by Scott Mehl
King Juan Carlos I of Spain
King Juan Carlos I was the reigning King of Spain from November 22, 1975 until his abdication on June 19, 2014. He was born Juan Carlos Alfonso Víctor María de Borbón y Borbón-Dos Sicilias, Infante of Spain, on January 5, 1938 in Rome, where the family had settled after the monarchy was overthrown in 1931 and Spain became a Republic. His parents were Infante Juan, Count of Barcelona (son of King Alfonso XIII of Spain and Princess Victoria Eugenie of Battenberg) and Princess María Mercedes of Bourbon-Two Sicilies. He has three siblings:
- Infanta Pilar, Duchess of Badajoz (1936)
- Infanta Margarita, Duchess of Soria and Hernani (1939)
- Infante Alfonso (1941-1956)
Despite the family living in exile, Juan Carlos was permitted to return to Spain in 1948 to attend school. After graduating from the San Isidro Institute in Madrid in 1954, he joined the Army, receiving his officer training at the Military Academy of Zaragoza. This was followed by a year with the Navy and then another year with the Air Force, after which he attended Complutense University in Madrid, studying law and international relations.
Juan Carlos married Princess Sophia of Greece and Denmark on May 14, 1962 at the Church of Saint Dennis, in Athens. Sophia is the eldest daughter of King Paul of the Hellenes and Princess Frederica of Hanover.
The couple took up residence at Zarzuela Palace, and have three children:
- Infanta Elena, Duchess of Lugo, born 1963. She married in 1995 (divorced 2009) to Jaime de Marichalar y Sáenz de Tejada and has two children – Felipe and Victoria.
- Infanta Cristina, born 1965. She married in 1997 to Iñaki Urdangarín. The couple has four children – Juan, Pablo, Miguel, and Irene.
- King Felipe VI, born in 1968. He married in 2004 to Letizia Ortiz Rocasolano. The couple has two daughters – Infanta Leonor, Princess of Asturias, and Infanta Sofía.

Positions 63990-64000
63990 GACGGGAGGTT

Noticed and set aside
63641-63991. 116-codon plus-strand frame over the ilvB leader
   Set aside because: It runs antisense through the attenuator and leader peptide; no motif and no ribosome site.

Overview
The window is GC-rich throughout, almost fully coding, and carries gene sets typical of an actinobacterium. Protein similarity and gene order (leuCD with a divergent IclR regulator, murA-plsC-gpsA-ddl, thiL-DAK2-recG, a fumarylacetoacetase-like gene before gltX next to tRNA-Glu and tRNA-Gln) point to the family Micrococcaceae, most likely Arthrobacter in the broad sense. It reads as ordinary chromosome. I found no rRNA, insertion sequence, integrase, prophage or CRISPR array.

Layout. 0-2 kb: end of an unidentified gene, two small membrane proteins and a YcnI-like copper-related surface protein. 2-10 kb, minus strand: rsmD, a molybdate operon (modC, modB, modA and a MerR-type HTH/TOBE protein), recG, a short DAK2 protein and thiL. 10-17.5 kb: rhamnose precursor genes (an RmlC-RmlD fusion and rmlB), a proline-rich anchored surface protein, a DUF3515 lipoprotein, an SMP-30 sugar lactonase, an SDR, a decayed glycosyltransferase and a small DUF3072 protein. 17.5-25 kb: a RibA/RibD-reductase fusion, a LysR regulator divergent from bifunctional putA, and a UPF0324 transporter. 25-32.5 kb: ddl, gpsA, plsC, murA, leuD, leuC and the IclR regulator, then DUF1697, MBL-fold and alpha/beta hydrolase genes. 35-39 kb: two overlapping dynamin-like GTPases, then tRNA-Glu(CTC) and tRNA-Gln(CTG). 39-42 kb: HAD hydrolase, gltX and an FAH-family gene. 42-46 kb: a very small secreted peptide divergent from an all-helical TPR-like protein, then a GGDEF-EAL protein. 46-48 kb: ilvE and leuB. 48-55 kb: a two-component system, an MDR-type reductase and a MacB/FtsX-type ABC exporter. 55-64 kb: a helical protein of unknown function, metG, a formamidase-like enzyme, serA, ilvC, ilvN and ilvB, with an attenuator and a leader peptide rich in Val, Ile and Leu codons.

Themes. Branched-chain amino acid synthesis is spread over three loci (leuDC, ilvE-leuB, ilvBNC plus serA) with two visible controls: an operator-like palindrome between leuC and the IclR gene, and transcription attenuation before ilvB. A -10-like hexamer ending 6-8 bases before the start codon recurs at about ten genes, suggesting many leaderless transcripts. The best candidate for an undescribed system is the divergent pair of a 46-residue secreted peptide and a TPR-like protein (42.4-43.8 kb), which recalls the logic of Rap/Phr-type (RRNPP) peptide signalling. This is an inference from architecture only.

On July 21, 1969, General Franco formally named Juan Carlos as his successor, giving him the newly created title ‘The Prince of Spain’. Franco died on November 22, 1975 and Juan Carlos was proclaimed King by the Cortes. He was formally sworn in on November 27th. While many expected the new King to continue with Franco’s policies and government, Juan Carlos instead began implementing changes and reforms. In 1977, Spain held its first democratic elections, and the following year saw the institution of a new Spanish Constitution.
Deemed by some to be his greatest accomplishment was his handling of an attempted coup in 1981. When the democratically elected members of the Cortes (Spanish parliament) were taken hostage, the King addressed the nation, calling for the law to be upheld and the government to continue. The coup attempt quickly fell apart, and within 18 hours, the Cortes was back in control. The King’s strong stance and forceful speech led to a surge in popularity and support of the monarchy.
In the later years of his reign, the King was plagued with several health issues, as well as several personal matters which proved problematic for the monarchy. Most prominent has been allegations directed as his son-in-law, Iñaki Urdangarín, for diverting public funds for personal use through one of his companies. Later, the King’s daughter, Infanta Cristina, was also charged with tax fraud and money laundering. In 2012, while Spain was in the midst of a financial crisis, the King went on an elephant-hunting trip to Botswana. The trip became public knowledge when the King was injured and a special plane was flown to return him to Spain. He was quickly vilified in the media for the lavish trip, estimated at costing more than 2-years average salary in Spain, while many Spaniards were suffering at home. The presence of a reported mistress on the trip also caused significant discord at home. All of these events took a strong personal toll on the King, as well as the Spanish monarchy as a whole.
In June 2014, despite earlier denials from the Palace, King Juan Carlos announced his intent to abdicate in favor of his son, Felipe. On June 18th, the King signed the law granting the abdication which would take effect just after midnight. The following day, his son was formally sworn-in as King Felipe VI.
Read more about the Spanish Royal Family here!